Radiation in the ocean and Fukushima
Geiger counters in the hands of citizens found 150 CPM coming from the ocean.
Let’s start by doing the math on what 150 CPM (counts per minute) means. One Bq is 1 decay event per second. So divide CPM by 60, and you have Bq detected. This article detected 2.5 Bq. But in your body, on a normal day, you have 4,400 Bq. See: Wikipedia on Bequerel
So why is there radiation found near the ocean, and 5 times what’s on land? Most people have no idea that there are 3.2 tons of natural uranium in every cubic kilometer of ocean. (13.34 tons per cubic mile.) The ocean has a total of 4.2 billion tons of uranium in it. So, yeah. When you go near the ocean, you find radiation. But it’s always been there. There’s also potassium-40, radium, polonium-210. Like the spaghetti sauce, you name it, it’s in there. And it’s perfectly fine. It’s in your sea-salt.
But let’s concentrate on uranium, so we can get a sense for natural radiation sources.
San Franciso Bay is 400-1600 square miles depending on what part is used. For this calculation 1000 square miles will be used.
Depth of San Francisco Bay varies, but its average is 15 feet deep.
15 ft ÷ 5280ft/mile = 0.00284 miles deep.
0.00284 x 1000 square miles = 2.84 cubic miles of seawater.
Seawater averages 13.34 tons of natural uranium per cubic mile.
2.84 cubic miles x 13.34 metric tons uranium/cubic mile = 37.8977 metric tons of uranium
Using 2204.622 lbs per metric ton, there are 83550.16 lbs of uranium in San Francisco Bay.
0.72% of natural uranium is U-235, suitable for making bombs. (Ignoring U-234)
0.0072 x 83550.16 lbs = 601.56 lbs of U-235 in San Francisco Bay.
It took 140 lbs of 80% enriched uranium to make the Hiroshima atomic bomb.
Since that U-235 wasn’t pure, we need to calculate how much 601.56 lbs of pure U-235 would be at 80% enrichment.
601.56 lb of U-235 ÷ 0.80 = 751.95 lbs of 80% enriched uranium.
751.95 lbs ÷ 140 lbs per bomb = 5.371 bombs.
On a normal day, San Francisco Bay has enough U-235 dissolved into it to build at least 5 Hiroshima sized bombs.
And yet, because it is dissolved in the ocean, you can swim in it. It is safe. You can eat the fish.The ocean is big. Even a bay is huge.
So what’s coming from Fukushima?
The average person hears Bq numbers, and doesn’t have the background to translate them into meaning.There are also wild exaggerations out, mostly from RT and other Russian sources. And most of the public is totally unaware that Russia has reaped a huge (global warming producing) bonanza from Japan’s shutdown of nuclear power plants.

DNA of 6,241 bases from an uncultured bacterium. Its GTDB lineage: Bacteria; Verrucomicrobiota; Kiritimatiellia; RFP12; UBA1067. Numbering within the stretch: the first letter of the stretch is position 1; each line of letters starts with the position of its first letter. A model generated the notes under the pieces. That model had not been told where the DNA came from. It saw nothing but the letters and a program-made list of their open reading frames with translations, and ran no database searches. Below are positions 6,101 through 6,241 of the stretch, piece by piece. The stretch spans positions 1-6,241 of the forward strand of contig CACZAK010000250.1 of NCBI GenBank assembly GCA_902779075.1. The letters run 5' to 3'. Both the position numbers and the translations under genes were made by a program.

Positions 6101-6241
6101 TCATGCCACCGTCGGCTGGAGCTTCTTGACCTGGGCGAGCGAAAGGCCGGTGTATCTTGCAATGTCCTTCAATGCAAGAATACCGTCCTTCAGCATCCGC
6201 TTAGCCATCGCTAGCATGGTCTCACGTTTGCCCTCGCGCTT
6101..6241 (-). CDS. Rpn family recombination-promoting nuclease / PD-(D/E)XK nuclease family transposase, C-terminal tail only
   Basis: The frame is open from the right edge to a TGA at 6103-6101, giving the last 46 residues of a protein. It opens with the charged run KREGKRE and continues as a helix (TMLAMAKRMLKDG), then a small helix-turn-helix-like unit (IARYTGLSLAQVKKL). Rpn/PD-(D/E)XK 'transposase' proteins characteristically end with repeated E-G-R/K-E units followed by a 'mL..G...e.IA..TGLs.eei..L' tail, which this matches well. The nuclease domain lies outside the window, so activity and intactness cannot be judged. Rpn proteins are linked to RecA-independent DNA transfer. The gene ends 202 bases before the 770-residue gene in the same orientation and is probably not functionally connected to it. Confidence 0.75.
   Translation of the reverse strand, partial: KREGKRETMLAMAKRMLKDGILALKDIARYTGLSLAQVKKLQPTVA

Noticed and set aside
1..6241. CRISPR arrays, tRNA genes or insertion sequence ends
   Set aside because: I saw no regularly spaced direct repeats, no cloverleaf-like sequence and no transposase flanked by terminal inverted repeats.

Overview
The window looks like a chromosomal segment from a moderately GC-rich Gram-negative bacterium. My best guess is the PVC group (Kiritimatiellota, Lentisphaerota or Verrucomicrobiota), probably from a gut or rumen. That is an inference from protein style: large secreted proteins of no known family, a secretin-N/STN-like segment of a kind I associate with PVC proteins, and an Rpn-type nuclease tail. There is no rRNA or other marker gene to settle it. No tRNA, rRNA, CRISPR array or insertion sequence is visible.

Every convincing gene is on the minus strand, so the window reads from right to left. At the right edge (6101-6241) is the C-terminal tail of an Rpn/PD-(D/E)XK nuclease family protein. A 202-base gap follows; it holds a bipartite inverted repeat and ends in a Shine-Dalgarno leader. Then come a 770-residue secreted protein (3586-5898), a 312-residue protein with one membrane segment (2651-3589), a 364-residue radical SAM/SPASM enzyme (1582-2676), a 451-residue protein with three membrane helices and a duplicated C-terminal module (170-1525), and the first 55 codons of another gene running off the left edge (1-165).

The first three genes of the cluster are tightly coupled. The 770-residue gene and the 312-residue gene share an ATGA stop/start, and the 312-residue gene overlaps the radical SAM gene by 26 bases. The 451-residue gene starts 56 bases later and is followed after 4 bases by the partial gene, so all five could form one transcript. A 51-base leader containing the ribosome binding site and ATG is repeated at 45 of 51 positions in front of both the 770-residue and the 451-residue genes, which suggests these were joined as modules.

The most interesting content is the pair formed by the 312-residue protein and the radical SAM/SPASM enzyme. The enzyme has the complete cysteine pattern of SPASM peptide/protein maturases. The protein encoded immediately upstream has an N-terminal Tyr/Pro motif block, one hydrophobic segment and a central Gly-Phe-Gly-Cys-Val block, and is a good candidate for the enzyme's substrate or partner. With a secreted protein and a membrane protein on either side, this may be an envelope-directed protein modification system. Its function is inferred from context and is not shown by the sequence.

That’s because Russia is selling oil and natural gas to Japan to replace Japan’s nuclear power. Russia wants that to continue – global warming be damned. I was in Russia talking about the factories in Siberia 10 years ago.
Those factories that produce most of the world’s (now mostly illegal) freon for refrigeration. Freon and other chlorinated fluorocarbons are a major global warming and ozone depletion gas that most of the world has decided is very bad for the environment. And I realized that for a guy in Siberia looking out the window at the snow and permafrost, the idea of warming things up sounds pretty good.
So there’s that Russian conflict of interest to think about, and there’s a general interest in Russia in warming things up to open Siberia. Russian oil men are not much different from Texas oil men, or British Petroleum oil men, or Saudi princes. They want to pump oil and gas and sell it.
Reported TEPCO figures are 20-40 trillion Bequerels. RT published 15 quadrillion Bq (15,000 billion) as escaping from Fukushima. It’s a wild exaggeration, but, let’s use it anyway, because it shows us the same thing.
Measuring radiation in Bq is like measuring sugar in the kitchen by the molecule. So let’s ask ourselves how much sugar would it be, if every Bq (or decay) per second was sugar. Sugar is 342 grams per molecular weight. A molecular weight has a fixed (and outrageously large) number of molecules in it. (Avogadro’s number). Atomic weight is what is used to figure out molecular weights and count atoms.
Avogadro’s number is 602,214,130,000,000,000,000,000
So now we will divide RT’s 15 quadrillion sugar molecules by Avogadro’s number.
Multiply 25 billionths of a molecular weight by 342 grams to get the number of grams of sugar.
0.000000025 x 342 grams = 0.0000085 grams
1 grain of sugar is about 100 milligrams.
You would have to break 1 grain of sugar into 11,000 pieces, and take one of them to put your finger on 15 quadrillion sugar molecules.
In other words – you couldn’t find it on your kitchen counter without a magnifying glass.
And that’s the wild exaggeration version of what has gone into the ocean from Fukushima.
Yes, we can detect atoms of Cs-137 in modern laboratories because we have phenomenally sensitive equipment that can notice single atoms. But atoms are extremely small.
You cannot detect that radioactivity from Fukushima with your Geiger counter. If you think that you are detecting it, you are saying that you can detect the equivalent of 1 grain of sugar broken into 11,000 pieces, where just one of those pieces went into the Pacific ocean on the coast of Japan. You are saying that up against that tiny amount, you can find that in the ocean, when San Francisco Bay alone has enough U-235 in it to make 5 atomic bombs, and corresponding amounts of ocean just off the coast have the same.
I think it’s great that people have Geiger counters and get into it. But you have to learn more about what’s really going on in order to make sense out of it.
Radiation is everywhere, always. You can’t get away from it. And that’s just fine. Enjoy the ocean. It’s always had tons of radioactive stuff in it. Always will.
Conflict of interest disclosure:
The author has no connection to the nuclear industry, does not and has not worked for the nuclear industry, and is not paid by the nuclear industry.
Brian Hanley, PhD Butterfly Sciences Davis -